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Naeem Murr
Talking with the author of The Perfect Man.
Tuesday Dec 19, 2006.     By Michael Nagrant
Centerstage Chicago Nightlife City Guide Arts

Naeem Murr
photo: Alan Cross
Naeem Murr's first novel, The Boy, published in 1998, was a New York Times Notable Book, won a Lambda Literary Award and was translated into six languages.

A recipient of numerous awards and scholarships, Murr published a second novel, The Genius of the Sea, in 2003, has written a number of prize-winning stories, novellas and non-fiction pieces, and has been a writer-in-residence at the University of Missouri, Western Michigan University and Northwestern University. Born and raised in London, he has lived in America since his early twenties, and currently resides in Chicago.

Tell us a little bit about your latest work.
My latest novel, "The Perfect Man, will be out in April. As with all novels, it's difficult to summarize, and this one has a good number of characters. Basically, it's about five friends growing up during the 1950s and '60s in a small Missouri river town called Pisgah—very much an imagined place.

It begins in London with a young boy, Rajiv Travers, [who] is soon abandoned to the care of his uncle's mistress, Ruth Winters, a misanthropic writer of romances living in Pisgah. Told from Ruth's perspective, as well as those of four of the town's children as they grow up, the novel is, among other things, about the creative and destructive power of secrets. Not only are there a number of significant individual secrets among the adults and children of the town, but also a communal secret concerning the death of a child some years before Rajiv's arrival.

Ultimately the truth of what happened to that child will surface during a single, terrifying night. In many ways, though, the novel is less about the impact of this revelation than it is about the power—to shape our characters and lives—of what we are not told.

Tell us about your creative process.
A strong sense of place has always been a very important part of my creative process. In many ways, place is the first character of a book—a silent witness. As a child, what most provoked my imagination was the silence, particularly with respect to their pasts, of adults who were important to me: my mother, who never spoke about her clearly troubled past; and my father who died when I was a baby and existed only as a black and white photograph in my room...The more secretive and mysterious that adult is, the more imaginative the child is forced to be about what once existed and what lies ahead. I can't help but see the writing of fiction, at least in part, as my reaction to this silence.

Place—in this case Missouri—keeps just such a silence, about the generations of people that have lived and died in it. Of the many places in which I've lived, I found Missouri particularly evocative...Experiencing a vivid sense of past in a place that is alien to me is like that first, provocative silence I talked about. It is a silence filled with questions, the answers to which are provided by one's own imagination.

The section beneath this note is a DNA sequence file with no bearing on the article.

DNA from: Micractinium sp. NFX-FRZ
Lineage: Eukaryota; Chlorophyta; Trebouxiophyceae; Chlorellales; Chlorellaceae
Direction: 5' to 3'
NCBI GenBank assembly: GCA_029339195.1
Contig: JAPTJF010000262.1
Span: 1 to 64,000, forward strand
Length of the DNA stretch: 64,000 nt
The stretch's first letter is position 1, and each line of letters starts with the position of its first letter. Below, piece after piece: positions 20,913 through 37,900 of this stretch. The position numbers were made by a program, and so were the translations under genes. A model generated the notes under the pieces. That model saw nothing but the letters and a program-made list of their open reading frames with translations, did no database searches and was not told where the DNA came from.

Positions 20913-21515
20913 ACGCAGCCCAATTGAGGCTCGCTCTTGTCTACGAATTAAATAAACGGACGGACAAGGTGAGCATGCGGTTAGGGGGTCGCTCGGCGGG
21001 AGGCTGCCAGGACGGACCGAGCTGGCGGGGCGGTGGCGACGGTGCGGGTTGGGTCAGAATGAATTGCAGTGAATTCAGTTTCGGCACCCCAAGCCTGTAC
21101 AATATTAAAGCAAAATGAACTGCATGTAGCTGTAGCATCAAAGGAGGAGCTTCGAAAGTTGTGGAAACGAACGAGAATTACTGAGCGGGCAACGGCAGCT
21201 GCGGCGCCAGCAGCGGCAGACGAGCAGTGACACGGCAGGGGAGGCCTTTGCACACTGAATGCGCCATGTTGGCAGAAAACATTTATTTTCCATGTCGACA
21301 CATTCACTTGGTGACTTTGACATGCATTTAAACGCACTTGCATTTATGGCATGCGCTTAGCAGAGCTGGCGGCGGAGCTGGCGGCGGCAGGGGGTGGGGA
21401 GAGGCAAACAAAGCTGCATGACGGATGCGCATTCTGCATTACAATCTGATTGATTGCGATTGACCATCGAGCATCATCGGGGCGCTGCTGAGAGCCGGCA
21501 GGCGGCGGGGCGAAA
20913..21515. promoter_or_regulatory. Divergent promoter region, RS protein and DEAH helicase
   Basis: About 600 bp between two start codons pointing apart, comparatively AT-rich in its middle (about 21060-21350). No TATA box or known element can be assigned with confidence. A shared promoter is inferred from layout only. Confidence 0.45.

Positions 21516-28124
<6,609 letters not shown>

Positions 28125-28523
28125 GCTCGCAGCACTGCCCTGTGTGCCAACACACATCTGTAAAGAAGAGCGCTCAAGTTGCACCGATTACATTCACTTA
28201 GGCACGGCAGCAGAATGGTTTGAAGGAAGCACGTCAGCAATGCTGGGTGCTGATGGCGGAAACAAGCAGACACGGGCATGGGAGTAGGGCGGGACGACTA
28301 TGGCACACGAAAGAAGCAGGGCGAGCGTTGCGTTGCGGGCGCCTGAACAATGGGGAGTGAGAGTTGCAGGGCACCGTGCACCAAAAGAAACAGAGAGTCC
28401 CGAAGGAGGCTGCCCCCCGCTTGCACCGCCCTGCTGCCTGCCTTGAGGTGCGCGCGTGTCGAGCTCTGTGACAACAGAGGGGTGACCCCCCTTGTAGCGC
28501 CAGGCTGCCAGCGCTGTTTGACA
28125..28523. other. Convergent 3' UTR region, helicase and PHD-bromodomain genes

In fiction, these conjectural and intuitive answers are called characters. When these characters become vivid enough, cross a certain threshold, they begin to tell their own stories. In Missouri, the first character that came to me was Ruth, followed by the children—Annie, Rajiv, Nora, Lewis and Alvin.

What do you like to do when you're not writing?
I write in the morning. Often everything after writing feels post-mortem, the rest of the day pointless, loitering lifelessly outside my window. I am an avid squash player, though, and play up at the McGaw YMCA in Evanston. I also like to take long walks through the city.

Got any favorite local hangouts in Chicago?
I live in the Lincoln Square area, so I often go to the Daily Bar & Grill, sometimes the Grafton (fabulous buttery hamburgers), and, of course, The Book Cellar. I also love the pho in Pho 777 on Argyle, particularly in winter. Another great bookstore in the city, and a wonderful place just to browse, is the Powell's on North Lincoln.

Who else should we be reading?
I'm obsessed with beautiful prose styles at the moment. Consequently, I'm reading a lot of Elizabeth Bowen. Her books are really a gallery of gorgeous and devastatingly incisive portraits. You can't read her books as you would read normal novels; they aren't really either character or plot driven. As I say, they are a series of portraits, and are best experienced as such. I would highly recommend The Last September, The Death of the Heart, The House in Paris, and The Heat of the Day.